We all sail for different reasons, in different cruising grounds and use our yachts differently, so it makes sense that there is no one-size-fits-all keel design. At Sirius, however, we like to make the perfect yacht for each individual owner. One of the ways we serve our customers is our choice of keels – at least six different options for each model. It’s one of the ways we stand out – or should that be stand up?
We offer three styles of keel: fin, twin and lifting swing keel. All of our keels excel in many ways, but every design does have drawbacks – this is not unique to Sirius, but the keel affects the way you use the boat, so it’s important to choose the right one for you.
These are the keels we currently offer:
Standard Fin (310DS, 35DS, 40DS)
Performance Fin (310DS, 35DS, 40DS)
Medium Fin (310DS, 35DS, 40DS)
Shallow Fin (310DS)
Shallow Twin (310DS, 35DS, 40DS)
Performance Twin (35DS, 40DS)
Lifting Swing Keel (310DS, 35DS, 40DS)
Does the choice of keel compromise ocean capability?
For Sirius yachts, absolutely not. It’s important to realise that choosing one keel style over the other does not affect the yacht’s righting moment or compromise its ocean-going capabilities at all!
Whichever keel you choose, deep or shallow, twin or fin, they all have the same stability. This is achieved by putting more weight in the bulbs of the shallower keels as the shorter lever can be balanced with higher weight. Most of the blue water cruising and circumnavigations in Sirius Yachts have been made with twin-keel or reduced/shallow fin keel yachts.
Does keel choice affect performance?
As our shallow keels are heavier the weight dampens the yachts’ motion at sea, but as a downside, you have more weight to move with sails or engine. Once you’re moving there isn’t a difference but when tacking or gybing, or when not steered well, you will lose a bit in sailing performance. The shallower draught yachts also lose a few degrees to windward compared to their deeper keeled sisters, but they are still good all-round performers. Our customers with racing backgrounds always try to go for a keel as deep and light as their sailing area permits, either with a single or twin keel.
Pros and cons of fin keels
The standard keel on our yachts is a fin keel. Most sailing boats today use a fin keel because it gives a good all-round performance on all points of sail. By keeping the ballast lower it gives the most comfortable motion. The main downsides are that the draught (the depth of water required to stay afloat) is the greatest, and it’s very important to avoid running aground on a falling tide. Fin keel boats cannot dry out without additional support, either from a harbour wall or by fitting a pair of beaching legs. Some fin keel yachts are not built strongly enough to stand on their keels when out of the water, so they can’t dry out alongside a harbour wall and they need to be kept in a special cradle when stored ashore to avoid the risk of the hull deforming under its own weight. By contrast, all Sirius yachts can stand on their keels for any length of time with no problem at all.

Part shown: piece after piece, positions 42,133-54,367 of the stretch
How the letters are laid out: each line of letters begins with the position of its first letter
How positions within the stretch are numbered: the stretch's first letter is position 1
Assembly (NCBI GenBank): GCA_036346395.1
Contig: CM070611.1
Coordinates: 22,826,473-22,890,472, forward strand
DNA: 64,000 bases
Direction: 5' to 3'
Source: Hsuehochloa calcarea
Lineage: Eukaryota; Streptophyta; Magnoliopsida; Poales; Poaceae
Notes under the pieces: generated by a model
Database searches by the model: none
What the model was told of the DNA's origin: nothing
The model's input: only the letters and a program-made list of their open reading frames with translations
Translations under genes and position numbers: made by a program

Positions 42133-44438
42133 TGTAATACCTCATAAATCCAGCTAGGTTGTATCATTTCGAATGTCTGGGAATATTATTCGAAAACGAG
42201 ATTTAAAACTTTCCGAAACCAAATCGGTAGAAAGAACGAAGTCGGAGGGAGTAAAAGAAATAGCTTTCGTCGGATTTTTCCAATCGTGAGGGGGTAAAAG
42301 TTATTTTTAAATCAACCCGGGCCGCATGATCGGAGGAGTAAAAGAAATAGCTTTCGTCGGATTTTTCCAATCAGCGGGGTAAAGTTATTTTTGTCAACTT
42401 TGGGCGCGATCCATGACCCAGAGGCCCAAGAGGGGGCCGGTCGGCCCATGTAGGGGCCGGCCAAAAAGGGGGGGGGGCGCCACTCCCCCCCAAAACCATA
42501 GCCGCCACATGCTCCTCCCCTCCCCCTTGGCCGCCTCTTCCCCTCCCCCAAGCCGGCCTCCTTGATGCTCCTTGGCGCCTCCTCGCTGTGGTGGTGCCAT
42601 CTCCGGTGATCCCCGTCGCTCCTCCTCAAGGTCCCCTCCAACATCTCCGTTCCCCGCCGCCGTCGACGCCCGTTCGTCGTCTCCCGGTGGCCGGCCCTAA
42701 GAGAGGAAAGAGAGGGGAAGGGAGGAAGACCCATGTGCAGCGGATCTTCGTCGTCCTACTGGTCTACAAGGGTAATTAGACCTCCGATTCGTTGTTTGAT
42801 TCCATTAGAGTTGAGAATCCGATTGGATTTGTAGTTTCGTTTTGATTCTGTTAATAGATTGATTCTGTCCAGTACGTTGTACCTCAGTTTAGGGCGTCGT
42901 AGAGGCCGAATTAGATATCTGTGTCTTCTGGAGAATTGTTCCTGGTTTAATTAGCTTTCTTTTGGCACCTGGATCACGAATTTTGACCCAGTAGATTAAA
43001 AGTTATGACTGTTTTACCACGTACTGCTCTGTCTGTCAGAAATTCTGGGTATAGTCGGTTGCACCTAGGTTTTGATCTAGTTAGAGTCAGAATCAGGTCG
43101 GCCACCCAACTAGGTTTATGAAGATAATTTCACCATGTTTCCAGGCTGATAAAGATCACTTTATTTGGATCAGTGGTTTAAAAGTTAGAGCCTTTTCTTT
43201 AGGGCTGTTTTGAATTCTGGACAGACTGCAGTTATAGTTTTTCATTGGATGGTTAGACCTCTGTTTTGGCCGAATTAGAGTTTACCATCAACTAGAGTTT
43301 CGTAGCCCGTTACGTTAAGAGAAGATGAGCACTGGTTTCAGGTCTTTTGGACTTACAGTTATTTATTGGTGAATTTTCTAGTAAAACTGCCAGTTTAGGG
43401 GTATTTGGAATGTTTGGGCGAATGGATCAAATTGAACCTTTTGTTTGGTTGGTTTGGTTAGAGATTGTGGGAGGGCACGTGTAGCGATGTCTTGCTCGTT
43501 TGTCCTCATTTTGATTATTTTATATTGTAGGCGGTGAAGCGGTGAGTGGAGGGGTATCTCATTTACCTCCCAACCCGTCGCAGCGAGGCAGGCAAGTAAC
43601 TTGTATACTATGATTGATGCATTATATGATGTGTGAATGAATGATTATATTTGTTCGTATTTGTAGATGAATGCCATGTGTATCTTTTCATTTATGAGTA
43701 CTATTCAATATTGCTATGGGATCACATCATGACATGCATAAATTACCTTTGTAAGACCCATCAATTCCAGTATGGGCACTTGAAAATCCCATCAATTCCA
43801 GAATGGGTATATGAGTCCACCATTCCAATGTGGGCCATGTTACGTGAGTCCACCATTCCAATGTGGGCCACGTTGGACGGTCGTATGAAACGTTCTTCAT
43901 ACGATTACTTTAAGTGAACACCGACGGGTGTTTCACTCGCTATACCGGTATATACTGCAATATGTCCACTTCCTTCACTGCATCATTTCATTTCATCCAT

We offer four types of fin keel. The standard fin is available on the 310DS, 35DS and 40DS and is fully cast-iron. It offers the best value, good performance, and excellent responsiveness. It is the deepest of our fixed-keel options, so if you want less draught you may want to look at our other fin keels.
We also offer a performance fin keel for all our models. This uses a cast iron fin with a lead bulb at the tip (bottom). The structural strength of cast iron means the fin is the slimmest profile, but lead is denser than iron so the same volume of lead will weigh around 1.4 times more than cast iron, giving more righting moment. The heavier, softer lead down low has less volume in the bulb so achieves a slimmer profile with less drag and therefore better performance.
A lead bulb is also safer if it hits something. Lead can absorb 60% of the energy in flexing and deformation so that only 40% of the force will be transferred to the laminated structure of the keel reinforcement. A lead bulb is very forgiving and easy to reshape and will not start to rust where the coating is damaged. We can use less volume of lead than iron, and achieve better stability than a wholly cast-iron keel. We can also reduce the depth of the keel and retain excellent stability. However, lead is more expensive than cast iron and the bulb must be attached very securely to the iron fin, so this option does cost more.
If you want less draught, we also offer a medium fin. This reduces the draught of the 310DS and 35DS by around 40cm/1ft 4in and 55cm/1ft 9in on the 40DS. Like the performance fin, it uses a cast iron fin with a lead bulb. To retain the keel’s grip in the water it has to have a longer chord (the distance from fore to aft). While this gives the boat better directional stability, it does make her a little less responsive and a little slower to manoeuvre.